"Once one of the dominant players in the marketplace, the market share of U.S.-manufactured vehicles has declined because of the introduction of new vehicles and new competitors, such as Russia, which can offer launches at lower prices and/or with greater performance than their American counterparts. Moreover, with commercial launch demand, particularly for larger vehicles, forecast to be relatively flat for the foreseeable future, and with still more new vehicles entering the market, there is little evidence that U.S.-built vehicles can win back most of the market share they have lost in recent years."

Take a gander.


NASA & Congress Face to Face

Looks like NASA will be enjoying a bunch of face-time with, and attention from, the good folks in Congress this week. On the schedule: "a variety of topics." Here's a quick lineup of events, from Keith Cowing.


State Dept. Brokering Regs Session

This just in from Angeline and Howard at the Aerospace & Defense Industries Committee of the ABA Section of International Law:



Please mark your calendars for July 12, 2005 from 12:00 - 2:00 and plan to join us for a combined Working Group meeting of the ABA Section of International Law's Export Controls and Economic Sanctions Committee, the Aerospace and Defense Industries Committee and the International Procurement Committee. The Working Group meeting will address the Department of State's defense article brokering regulations and how the Department's recent pronouncements will have an effect on utilizing overseas agents, sales representatives, and distributors. This event will be held at the offices of Fulbright & Jaworski at 801 Pennsylvania Avenue. This Working Group will have a brown-bag lunch format, although light refreshments will be provided compliments of Fulbright & Jaworski. While full details as to the presenters and format will be forthcoming, the agenda will include a presentation on the applicable regulations, breakout discussions of the regulations as applied to various scenarios, and an opportunity for members of the Committees, and the bar as a whole, to engage in an open dialogue on the Department of State's present views on brokering. Call in details will also be provided. Presentations will begin at noon, so please plan on arriving early.

More information to come soon . . . .

We hope to see you there!

Angeline Chen & Howard Stanislawski, Co-Chairs


Friday Flybys (vol. 12 )

A mosh pit of items, as usual . . .

Spacehab issued a
press release yesterday announcing that Lloyds of London has agreed to drop its complaint against Spacehab and join with the company "in pursuit of its claims with NASA for reimbursement of loss for its Research Double Module in the STS-107 Space Shuttle Columbia accident."

* * *

Apollo astronaut Neil Armstrong may sue an Ohio barber who sold his hair for $3,000. (AP via MSNBC)

* * *

NASA Administrator Mike Griffin says the space agency has funding to implement Pres. Bush's vision for the moon and Mars. "You will find that NASA received as much in the last 16 years of its existence as in the first 16 . . . In my judgment, we can go to the moon. We can go to Mars. We can't do them quite as quickly as we did during Apollo, but we can do it."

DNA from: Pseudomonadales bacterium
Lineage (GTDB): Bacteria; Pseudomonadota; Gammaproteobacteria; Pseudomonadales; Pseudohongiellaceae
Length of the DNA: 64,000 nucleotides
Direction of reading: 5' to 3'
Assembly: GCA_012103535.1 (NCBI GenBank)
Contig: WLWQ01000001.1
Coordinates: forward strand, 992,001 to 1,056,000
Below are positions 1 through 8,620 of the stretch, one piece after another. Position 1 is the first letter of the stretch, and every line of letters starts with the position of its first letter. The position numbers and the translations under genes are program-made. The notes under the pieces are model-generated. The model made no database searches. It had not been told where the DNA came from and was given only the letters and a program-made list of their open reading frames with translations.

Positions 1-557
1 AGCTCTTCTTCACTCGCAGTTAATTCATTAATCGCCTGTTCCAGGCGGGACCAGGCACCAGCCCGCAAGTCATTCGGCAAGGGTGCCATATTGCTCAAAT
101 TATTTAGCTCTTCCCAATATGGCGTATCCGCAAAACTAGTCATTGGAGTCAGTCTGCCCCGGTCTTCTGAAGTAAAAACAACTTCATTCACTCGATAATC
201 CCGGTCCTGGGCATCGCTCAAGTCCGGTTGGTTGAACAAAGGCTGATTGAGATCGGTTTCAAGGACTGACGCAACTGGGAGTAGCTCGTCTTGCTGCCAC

* * *

The Probe says happy 30th anniversary to the
European Space Agency.

* * *

The Probe says happy 50th anniversary to Russia's
Baikonur Cosmodrome.

* * *

And finally, Sam Hughes presents his
Top Ten Ways to Destroy Earth (via Live Science, Space.com and wherever else. See also, Sam's archive). Yes, but are they legal?


Rohrabacher on Asteroid Agency (updated)

Wired News reports Rep. Dana Rohrabacher (R-CA) of the U.S. House Committee on Science says he will push President Bush to take action on Rusty Schweickart's proposal to create a federal asteroid-response agency. The former Apollo astronaut talked about his idea at a recent International Space Development Conference (see Probe post).

(Apparently the Congressman didn't go for Rusty's other plan: to put a transponder on NEO 2004 MN4.)

As the article mentions, Rohrabacher has already introduced two asteroid-related House bills this session: The
Charles "Pete" Conrad Astronomy Awards Act, to set up an awards program for amateur astronomers who discover asteroids with near-Earth orbit trajectories, and the George E. Brown Jr. Near-Earth Object Survey Act, to require NASA to track near-Earth asteroids and comets of 100 meters or more in diameter. (NASA currently limits its catalog to objects of at least 1 kilometer in diameter.)

* * *
Update/Correction, 6/10/05: Good thing blog posts are not chisled in stone. Here's Jeff Foust covering the report that both Rohrabacher and Schweickart deny advocating the creation of an asteroid agency (and that Wired News has corrected its article). Thanks, Jeff.


Investigating Orbital

Paul J. McNulty, the U.S. attorney on a mission to crack down on federal procurement fraud is now looking at Orbital Sciences Corporation, executing search warrants at two of the space contractor's offices last week.

As government contracting attorneys know, McNulty announced the formation of the Procurement Fraud Working Group in February (the day Boeing CFO Michael M. Sears was sentenced to four months in prison for illegally recruiting an Air Force official, and as investigation of Boeing continued).

Orbital has released a statement saying "it is not aware that it has violated any federal contracting laws, policies or procedures" and is of course fully cooperating with the investigation. Stay tuned.